Clemence-Irons House: One of the Oldest Homes in Rhode Island

My visit to the Clemence-Irons house rounds out all Historic New England homes in the state of Rhode Island – woot woot!

Historical Highlights

  • Thomas Clemence is the first ‘on-record’ owner of this property in 1654, who eventually grew his original 8 acre purchase into one hundred acres. Thomas & his wife Elizabeth had four children, and eventually left the property to his son Richard, who is attributed with building the structure you see today in 1691.
  • The home is another example of the rare ‘stone ender’ (similar to the Arnold House, located just a few towns over!), tracing it’s architectural roots back to Wales & Sussex in England.
  • Richard Clemence passed away in 1723, and left the property (which now contained over 300 acres) to his son Thomas, and it is in these documents that this structure is first officially referenced.
  • In 1740, the home & property – now at 370 acres! – was sold to the Angell family. It is believed that they leased out the land to farmers until about 1807 when they gave a local company access to the water & land along the  property’s edge. This appears to have been an agreement between both parties until the property was again sold, this time to Stephen Sweet, in 1826.
  • Almost immediately upon purchasing the property, Stephen Sweet sold off 100 acres to a local cotton manufacturer. He died in 1855, and the property was then parceled off to his children, and his daughter Sarah Manton-Irons and her husband Amasa Irons stayed on the property. At this time they made extensive changes to the home – adding on a front porch, a dormer-style window, and ultimately ended up with 13 rooms (it started off in 1694 with just four!).   The farm & home stayed in the Irons family until 1937, and at that time the land had gone through so many subdivisions that less than an acre was left with the home.
  • The home was then purchased by Henry Sharpe & his sisters, with the idea to restore it back to what they thought it would have been like in the seventeenth century. They removed everything down to the studs, showcasing the original timbers & frames & massive stone chimney. After their restoration was complete in 1947, they gave the home to Historic New England who maintains it to this day!

My Favorite Spots


DSC05408 - use

Designed to be the warmest room in the house, the kitchen also would have done a double duty to melt the snow off the roof during the frigid Rhode Island winters. There was also a grate in the floor that led down to the root cellar – not an option to visit, and I was a-ok with that.

Great Room

DSC05424 - use

This was the main living area of the home, with a giant fireplace as the showpiece. Make sure you step right inside and peek up – I’m always amazing at just how large these chimneys are!

Another fun fact about this room are the floor boards. Settlers at this time were forced to  send any milled wood above a certain length back to England for the King, and the floorboards in this home were ever-so-slightly shorter (by design?) than the requirements; otherwise, these floors would have been “Kings Wood”!


DSC05433 - use

There are two chambers on the first floor, both with replica’s of what beds would have looked like in the late 1600’s. Cozy little rooms!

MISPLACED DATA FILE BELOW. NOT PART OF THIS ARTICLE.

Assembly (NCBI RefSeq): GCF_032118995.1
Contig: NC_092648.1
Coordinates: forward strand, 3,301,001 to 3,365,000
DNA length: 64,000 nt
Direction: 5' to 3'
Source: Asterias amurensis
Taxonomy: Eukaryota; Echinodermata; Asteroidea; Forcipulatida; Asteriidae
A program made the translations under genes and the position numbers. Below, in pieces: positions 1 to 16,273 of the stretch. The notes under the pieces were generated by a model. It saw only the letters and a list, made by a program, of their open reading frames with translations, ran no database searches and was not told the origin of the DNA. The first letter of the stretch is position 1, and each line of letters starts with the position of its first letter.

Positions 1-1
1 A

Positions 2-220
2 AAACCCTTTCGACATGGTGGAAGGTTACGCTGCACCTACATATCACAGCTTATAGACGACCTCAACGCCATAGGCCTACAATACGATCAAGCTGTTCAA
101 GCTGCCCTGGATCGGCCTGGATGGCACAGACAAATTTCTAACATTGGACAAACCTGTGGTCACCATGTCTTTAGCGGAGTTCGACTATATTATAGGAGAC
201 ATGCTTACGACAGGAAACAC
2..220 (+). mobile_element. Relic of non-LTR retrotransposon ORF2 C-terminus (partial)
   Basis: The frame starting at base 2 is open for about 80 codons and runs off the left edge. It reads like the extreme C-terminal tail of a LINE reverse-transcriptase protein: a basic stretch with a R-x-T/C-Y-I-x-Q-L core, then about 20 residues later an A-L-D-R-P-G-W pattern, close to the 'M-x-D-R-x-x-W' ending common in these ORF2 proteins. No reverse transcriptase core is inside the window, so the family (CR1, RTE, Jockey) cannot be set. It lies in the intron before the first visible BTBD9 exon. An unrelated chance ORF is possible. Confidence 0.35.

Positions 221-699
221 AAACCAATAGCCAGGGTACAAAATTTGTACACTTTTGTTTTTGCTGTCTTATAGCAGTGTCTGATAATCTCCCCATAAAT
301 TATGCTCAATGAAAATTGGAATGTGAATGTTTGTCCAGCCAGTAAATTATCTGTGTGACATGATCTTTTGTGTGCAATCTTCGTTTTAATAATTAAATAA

Front Yard


The outside of this house is where it wins me over. Even though the look may not be true to what it was in 1691, it’s still pretty in its own right. The windows, the door, and of course the chimney all add to it’s charm!

Eye Spy

  • Similar to Arnold House, make sure to pick up on these details!
    • The front & back  doors are gorgeous – the diamond nail work, the hinges – and the colors are  beautiful!
    • The hearth stones are also ginormous – can’t imagine moving them anywhere!
    • The chimney has a similar unique shape – so pretty!
  • While the windows are likely not what they would have looked like back in the 1690’s, they sure are pretty. I loved the little flourish detail of the hinge at the bottom!
  • The latches in this home are also unique – again, they were likely made that way during the renovations in the 1930’s – but not something I’ve seen before!
  • Check out what they think was maybe a height-marker for kids in one of the bedroom chambers!

Visiting Tips

  • This was a quick visit – I think I was in & out within 35 minutes or so. Granted, the tour guide couldn’t get the stairwell door open (it was very humid) so – I’m jealous of anyone that gets to go into the attic!
  • Parking was pretty sparse, just right in front of the home on the side of the road.

Top Photos

Below are some of my favorite shots of the Clemence-Irons House but I’ll be sharing more on our Facebook & Instagram pages! Enjoy!

This slideshow requires JavaScript.


7 Comments Add yours

  1. Jane Pierce says:

    This is a charming cozy house!


    1. Candice says:

      I agree – and so glad that those sentiments came through in this post! Thanks for following along with my journey! :0)

      – Candice


  2. oldpoet56 says:

    Very enjoyable history lesson with great pictures, thank you for taking the time to post this. I am going to reblog this one for you.


    1. Candice says:

      Thanks so much – appreciate the kind words!


  3. Paul says:

    Love the fireplaces in these homes


    1. Candice says:

      Me too – the photographs truly don’t do them justice!


Leave a Reply

Fill in your details below or click an icon to log in: Logo

You are commenting using your account. Log Out /  Change )

Facebook photo

You are commenting using your Facebook account. Log Out /  Change )

Connecting to %s